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Dublin: 10 °C Friday 24 October, 2014

Saudi Arabia plans ‘women-only’ city

The female industrial city would allow more women into the workplace while maintaining gender segregation in the ultra-conservative Gulf kingdom.

Image: Hassan Ammar/AP/Press Association Images

SAUDI ARABIA IS to construct a ‘women-only’ city with a view to giving female citizens greater freedom to work while maintaining gender segregation.

The city dedicated to “female entrepreneurs”, one of several planned, is to be built in the Eastern Province of Hofuf. The Saudi Industrial Property Authority (Modon), which is developing the project, says it hopes for the city to open next year.

Plans for our other similar cities have also been submitted.

The sexes are mostly segregated in Saudi Arabi, where strict tribal customs and Wahabi sharia law are in place. While women are not forbidden to work, they only make up about 15 per cent of the workforce. There are some mixed-gender workplaces but they are scarce.

Gender segregation in the Gulf kingdom has received much criticism internationally; women are not permitted to drive in Saudi Arabia and must be escorted by a male chaperone when leaving the home.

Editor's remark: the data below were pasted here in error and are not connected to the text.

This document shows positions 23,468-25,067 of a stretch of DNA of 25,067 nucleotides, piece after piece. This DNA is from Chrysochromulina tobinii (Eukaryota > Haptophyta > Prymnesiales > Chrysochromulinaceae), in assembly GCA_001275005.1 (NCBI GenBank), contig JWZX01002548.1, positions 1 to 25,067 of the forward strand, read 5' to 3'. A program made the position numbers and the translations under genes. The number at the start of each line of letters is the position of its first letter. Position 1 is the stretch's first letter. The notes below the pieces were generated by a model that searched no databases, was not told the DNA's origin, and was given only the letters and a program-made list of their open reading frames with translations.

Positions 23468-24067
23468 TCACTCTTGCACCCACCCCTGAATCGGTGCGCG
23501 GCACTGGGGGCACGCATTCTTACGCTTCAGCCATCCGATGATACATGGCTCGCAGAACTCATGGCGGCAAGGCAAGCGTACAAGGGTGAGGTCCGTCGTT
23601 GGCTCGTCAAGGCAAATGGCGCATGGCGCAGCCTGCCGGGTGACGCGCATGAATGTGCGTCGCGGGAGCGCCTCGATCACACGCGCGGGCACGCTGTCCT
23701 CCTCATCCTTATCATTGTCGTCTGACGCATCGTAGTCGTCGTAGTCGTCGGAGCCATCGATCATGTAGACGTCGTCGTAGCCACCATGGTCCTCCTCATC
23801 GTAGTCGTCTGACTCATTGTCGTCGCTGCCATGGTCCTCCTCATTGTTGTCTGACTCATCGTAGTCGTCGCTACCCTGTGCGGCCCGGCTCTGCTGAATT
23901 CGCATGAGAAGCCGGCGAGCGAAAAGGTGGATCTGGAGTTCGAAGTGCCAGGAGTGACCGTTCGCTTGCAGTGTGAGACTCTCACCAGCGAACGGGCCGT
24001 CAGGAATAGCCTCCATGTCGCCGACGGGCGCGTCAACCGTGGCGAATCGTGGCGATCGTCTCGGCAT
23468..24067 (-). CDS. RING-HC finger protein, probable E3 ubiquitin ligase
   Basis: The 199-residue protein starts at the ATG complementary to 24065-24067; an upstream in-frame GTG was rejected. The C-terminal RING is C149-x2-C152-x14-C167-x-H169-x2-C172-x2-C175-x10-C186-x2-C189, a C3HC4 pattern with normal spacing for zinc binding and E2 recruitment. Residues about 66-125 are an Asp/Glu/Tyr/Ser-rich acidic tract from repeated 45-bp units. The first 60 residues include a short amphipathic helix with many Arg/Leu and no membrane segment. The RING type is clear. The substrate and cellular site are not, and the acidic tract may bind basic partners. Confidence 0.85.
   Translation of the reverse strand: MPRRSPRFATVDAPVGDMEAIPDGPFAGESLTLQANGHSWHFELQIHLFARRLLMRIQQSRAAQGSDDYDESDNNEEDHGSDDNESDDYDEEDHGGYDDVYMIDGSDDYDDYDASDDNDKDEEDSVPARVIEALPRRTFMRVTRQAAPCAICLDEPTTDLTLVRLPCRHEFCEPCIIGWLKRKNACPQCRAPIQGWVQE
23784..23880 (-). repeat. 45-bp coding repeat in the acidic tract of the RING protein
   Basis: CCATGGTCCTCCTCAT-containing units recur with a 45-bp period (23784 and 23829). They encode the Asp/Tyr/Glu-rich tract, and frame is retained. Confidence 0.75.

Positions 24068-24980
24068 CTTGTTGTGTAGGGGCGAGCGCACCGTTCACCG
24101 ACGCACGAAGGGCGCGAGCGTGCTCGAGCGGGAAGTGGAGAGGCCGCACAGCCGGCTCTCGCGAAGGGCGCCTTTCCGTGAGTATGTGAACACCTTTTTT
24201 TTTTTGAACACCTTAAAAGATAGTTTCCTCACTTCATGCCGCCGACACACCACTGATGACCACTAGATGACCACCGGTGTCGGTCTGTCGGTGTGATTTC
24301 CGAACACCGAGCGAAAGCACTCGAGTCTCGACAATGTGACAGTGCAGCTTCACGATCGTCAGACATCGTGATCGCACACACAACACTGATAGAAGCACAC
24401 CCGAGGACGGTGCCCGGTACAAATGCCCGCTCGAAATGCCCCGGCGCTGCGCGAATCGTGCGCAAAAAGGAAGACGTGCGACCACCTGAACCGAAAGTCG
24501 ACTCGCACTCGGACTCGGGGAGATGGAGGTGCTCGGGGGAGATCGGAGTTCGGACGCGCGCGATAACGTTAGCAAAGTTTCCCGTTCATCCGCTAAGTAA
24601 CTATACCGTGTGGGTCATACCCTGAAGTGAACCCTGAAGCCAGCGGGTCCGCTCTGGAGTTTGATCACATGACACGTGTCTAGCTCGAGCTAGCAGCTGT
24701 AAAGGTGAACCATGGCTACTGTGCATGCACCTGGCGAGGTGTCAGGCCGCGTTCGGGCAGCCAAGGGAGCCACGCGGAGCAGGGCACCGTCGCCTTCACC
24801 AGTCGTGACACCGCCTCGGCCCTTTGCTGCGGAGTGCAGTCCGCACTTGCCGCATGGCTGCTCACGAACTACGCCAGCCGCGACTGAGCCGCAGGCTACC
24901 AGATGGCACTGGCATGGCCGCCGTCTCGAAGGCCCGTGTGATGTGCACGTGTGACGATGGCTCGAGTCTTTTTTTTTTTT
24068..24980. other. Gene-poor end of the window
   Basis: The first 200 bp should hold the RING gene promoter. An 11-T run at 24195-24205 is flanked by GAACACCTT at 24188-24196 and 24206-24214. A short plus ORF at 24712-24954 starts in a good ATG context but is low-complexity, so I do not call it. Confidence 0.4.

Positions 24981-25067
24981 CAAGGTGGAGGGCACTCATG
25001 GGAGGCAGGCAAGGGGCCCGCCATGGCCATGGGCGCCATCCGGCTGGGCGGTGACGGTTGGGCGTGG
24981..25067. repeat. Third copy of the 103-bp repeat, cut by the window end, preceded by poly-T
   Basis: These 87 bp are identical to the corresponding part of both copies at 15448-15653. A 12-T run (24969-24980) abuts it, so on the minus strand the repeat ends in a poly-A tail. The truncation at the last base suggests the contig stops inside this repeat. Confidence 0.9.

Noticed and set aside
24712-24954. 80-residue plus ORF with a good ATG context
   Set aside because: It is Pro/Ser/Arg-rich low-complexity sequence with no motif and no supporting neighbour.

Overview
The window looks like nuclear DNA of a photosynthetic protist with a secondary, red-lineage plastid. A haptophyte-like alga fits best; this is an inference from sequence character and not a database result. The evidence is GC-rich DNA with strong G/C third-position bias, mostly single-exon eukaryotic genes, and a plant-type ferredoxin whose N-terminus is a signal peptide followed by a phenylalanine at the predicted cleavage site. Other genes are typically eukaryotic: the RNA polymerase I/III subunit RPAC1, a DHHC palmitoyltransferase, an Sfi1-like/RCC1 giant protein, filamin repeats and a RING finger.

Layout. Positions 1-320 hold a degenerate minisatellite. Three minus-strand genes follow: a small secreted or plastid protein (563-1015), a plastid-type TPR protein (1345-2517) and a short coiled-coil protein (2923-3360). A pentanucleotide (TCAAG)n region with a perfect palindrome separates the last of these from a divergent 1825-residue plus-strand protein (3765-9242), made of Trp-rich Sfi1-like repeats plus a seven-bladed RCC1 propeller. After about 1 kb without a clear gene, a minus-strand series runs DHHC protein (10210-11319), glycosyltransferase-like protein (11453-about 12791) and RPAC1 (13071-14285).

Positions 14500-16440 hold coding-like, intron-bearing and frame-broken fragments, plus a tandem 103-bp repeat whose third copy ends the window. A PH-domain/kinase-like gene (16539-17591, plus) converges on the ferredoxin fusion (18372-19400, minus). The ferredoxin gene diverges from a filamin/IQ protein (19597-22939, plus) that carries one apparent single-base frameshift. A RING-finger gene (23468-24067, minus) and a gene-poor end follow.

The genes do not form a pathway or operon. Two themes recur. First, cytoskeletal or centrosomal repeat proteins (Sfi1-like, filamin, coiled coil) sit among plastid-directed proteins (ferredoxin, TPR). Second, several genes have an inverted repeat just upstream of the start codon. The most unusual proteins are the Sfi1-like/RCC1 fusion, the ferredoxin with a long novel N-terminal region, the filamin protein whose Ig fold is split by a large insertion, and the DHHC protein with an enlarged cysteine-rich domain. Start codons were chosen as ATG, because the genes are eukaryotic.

However, female employment and conditions appear to be something of a hot topic. Recently, Saudi Arabia’s Ministry of Labour warned employers that it was illegal to discriminate against married or pregnant women, after a growing number of vacancy specified that female candidates be single, reports Arabian Business.

“Some private companies are stipulating conditions such as a woman shall be recruited only if she is single or not pregnant if married,” said ministry spokesman Hatab Al-Anazi. “[That] is against the regulations approved by the ministry.”

Last month, a poll revealed that 65 per cent of Saudi Arabia’s working women wanted greater financial independence in their careers – with those aged 25 and under arguing they wanted to make use of their high educational qualifications.

In a carefully worded statement, developer Mondon suggested the city, Al-Asha,could provide job opportunities for both women and men, but added that it would be distinguished from other cities by “allocating sections equipped for women workers in environment and working conditions consistent with the privacy of women according to Islamic guidelines and regulations.”

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